The Gothic Literary Aesthetic I (from Gothic MOOC)

Posted by Peter Lindfield on July 05, 2016 in Peter Lindfield tagged with , , , ,

Hello, and welcome to the archive of our videos from the second week of our AHRC-funded MOOC,  The Gothic Revival, 1700-1850: Interdisciplinary Perspectives. In the first session we started to make inroads into the manifold meanings of the term ‘Gothic’ in the eighteenth century, including the term’s associations with the ancient Gothic tribe, its perceived associations with British history, the architecture of the middle ages, literature, fashion and modern sub-culture, and more. In this session we are going to be paying sustained attention to a short text that is often held to be the first Gothic fiction ever written: Horace Walpole’s The Castle of Otranto of 1764.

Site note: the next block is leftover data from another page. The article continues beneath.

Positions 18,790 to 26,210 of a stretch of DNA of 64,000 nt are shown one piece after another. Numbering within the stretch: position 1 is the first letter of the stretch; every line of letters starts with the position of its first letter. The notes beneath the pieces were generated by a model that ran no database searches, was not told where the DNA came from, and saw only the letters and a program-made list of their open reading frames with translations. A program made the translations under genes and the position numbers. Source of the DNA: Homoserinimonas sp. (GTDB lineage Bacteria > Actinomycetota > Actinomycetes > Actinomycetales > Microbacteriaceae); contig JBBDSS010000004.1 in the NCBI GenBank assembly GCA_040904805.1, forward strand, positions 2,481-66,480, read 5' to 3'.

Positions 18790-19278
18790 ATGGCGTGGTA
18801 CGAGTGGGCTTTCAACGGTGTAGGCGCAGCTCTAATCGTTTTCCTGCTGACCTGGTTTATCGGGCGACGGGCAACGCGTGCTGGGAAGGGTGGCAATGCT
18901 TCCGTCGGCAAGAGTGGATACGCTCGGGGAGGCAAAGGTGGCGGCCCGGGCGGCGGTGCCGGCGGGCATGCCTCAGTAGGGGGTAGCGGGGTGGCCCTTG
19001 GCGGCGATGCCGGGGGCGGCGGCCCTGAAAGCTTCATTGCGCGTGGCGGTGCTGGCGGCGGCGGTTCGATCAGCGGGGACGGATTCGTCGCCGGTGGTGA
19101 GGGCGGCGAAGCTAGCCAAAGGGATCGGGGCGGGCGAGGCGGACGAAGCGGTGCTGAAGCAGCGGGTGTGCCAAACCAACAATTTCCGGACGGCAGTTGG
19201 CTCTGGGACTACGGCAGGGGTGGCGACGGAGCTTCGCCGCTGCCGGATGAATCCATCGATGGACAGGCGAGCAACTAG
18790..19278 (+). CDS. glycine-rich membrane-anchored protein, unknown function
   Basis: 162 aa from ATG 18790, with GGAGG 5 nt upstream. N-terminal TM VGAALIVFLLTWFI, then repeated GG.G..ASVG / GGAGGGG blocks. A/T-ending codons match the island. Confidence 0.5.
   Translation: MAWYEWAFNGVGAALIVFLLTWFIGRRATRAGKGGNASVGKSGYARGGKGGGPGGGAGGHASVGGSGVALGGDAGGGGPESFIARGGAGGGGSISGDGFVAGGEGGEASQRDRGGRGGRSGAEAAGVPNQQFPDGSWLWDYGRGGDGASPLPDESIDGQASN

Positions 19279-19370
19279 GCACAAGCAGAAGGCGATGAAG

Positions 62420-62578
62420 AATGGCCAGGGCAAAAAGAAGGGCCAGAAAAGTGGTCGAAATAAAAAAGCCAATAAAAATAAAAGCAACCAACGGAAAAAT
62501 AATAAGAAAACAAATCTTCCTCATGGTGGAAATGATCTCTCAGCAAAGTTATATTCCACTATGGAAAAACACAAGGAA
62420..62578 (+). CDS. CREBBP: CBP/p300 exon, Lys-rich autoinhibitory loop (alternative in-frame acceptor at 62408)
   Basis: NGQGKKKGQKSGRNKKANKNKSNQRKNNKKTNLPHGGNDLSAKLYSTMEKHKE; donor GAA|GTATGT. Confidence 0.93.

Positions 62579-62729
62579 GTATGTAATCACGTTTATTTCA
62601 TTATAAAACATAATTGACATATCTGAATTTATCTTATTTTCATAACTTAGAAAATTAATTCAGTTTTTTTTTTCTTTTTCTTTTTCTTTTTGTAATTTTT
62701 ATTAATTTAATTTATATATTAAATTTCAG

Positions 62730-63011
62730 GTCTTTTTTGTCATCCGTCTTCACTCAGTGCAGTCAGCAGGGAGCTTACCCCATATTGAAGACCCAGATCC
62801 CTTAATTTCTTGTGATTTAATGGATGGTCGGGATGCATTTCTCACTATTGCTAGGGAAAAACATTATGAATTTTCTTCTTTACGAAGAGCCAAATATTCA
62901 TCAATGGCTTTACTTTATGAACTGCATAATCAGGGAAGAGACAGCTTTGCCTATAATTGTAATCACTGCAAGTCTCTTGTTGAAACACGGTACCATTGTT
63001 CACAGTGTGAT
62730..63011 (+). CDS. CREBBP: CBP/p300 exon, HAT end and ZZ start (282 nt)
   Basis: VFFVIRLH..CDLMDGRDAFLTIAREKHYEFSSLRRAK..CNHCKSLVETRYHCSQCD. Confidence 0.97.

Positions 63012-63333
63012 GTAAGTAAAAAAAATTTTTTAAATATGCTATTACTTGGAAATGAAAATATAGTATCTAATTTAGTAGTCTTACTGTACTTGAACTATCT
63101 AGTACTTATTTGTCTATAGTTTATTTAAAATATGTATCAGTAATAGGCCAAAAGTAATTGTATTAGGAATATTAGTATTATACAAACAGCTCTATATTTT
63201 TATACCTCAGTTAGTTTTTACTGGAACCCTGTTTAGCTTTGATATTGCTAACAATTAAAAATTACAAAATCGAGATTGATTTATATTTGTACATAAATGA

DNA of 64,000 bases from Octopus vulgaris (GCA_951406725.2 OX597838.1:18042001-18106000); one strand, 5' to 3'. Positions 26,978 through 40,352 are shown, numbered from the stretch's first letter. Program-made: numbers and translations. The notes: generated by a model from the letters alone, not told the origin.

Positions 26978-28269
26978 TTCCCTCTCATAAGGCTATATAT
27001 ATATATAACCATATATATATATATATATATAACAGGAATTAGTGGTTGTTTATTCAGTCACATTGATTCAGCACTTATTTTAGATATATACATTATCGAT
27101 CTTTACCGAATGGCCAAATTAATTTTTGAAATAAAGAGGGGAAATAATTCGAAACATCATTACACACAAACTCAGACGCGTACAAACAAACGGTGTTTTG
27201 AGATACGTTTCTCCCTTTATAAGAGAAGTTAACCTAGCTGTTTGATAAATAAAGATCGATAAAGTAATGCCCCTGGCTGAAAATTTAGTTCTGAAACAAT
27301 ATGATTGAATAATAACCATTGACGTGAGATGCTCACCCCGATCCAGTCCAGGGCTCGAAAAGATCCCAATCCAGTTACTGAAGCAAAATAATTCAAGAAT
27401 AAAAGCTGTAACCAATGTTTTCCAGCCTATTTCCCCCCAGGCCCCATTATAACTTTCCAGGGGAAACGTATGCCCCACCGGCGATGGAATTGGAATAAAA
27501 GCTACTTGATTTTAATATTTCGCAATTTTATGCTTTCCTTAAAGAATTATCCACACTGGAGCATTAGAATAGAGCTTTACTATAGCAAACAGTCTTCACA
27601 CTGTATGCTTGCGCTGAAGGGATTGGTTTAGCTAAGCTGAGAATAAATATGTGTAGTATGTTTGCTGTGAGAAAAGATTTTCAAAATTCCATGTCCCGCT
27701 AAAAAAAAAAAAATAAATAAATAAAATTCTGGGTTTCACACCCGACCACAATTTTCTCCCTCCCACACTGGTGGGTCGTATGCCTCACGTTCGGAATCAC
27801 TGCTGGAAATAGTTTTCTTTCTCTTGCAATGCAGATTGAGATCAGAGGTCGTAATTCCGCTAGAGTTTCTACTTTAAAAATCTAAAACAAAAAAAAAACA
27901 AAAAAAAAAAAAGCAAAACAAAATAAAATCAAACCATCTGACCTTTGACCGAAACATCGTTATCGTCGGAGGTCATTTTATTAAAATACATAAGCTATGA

By way of preparation for these videos, we advise you to read The Castle of Otranto, an online copy which, in its third edition of 1766, can be found on the Internet Archive ( here <>. It’s a short novella, so should not take you more than an hour or so to read. As you read, pay particular edition to the two Prefaces of the text, the first from the first edition of 1764, and the second from the second edition of 1765. An audio version of Walpole’s novel may be accessed here <>. Once you have read the novel and both Prefaces, watch the following video.


The Gothic Literary Asethetic I – Part 1


The Gothic Literary Asethetic I – Part 2


The Gothic Literary Asethetic I – Part 3

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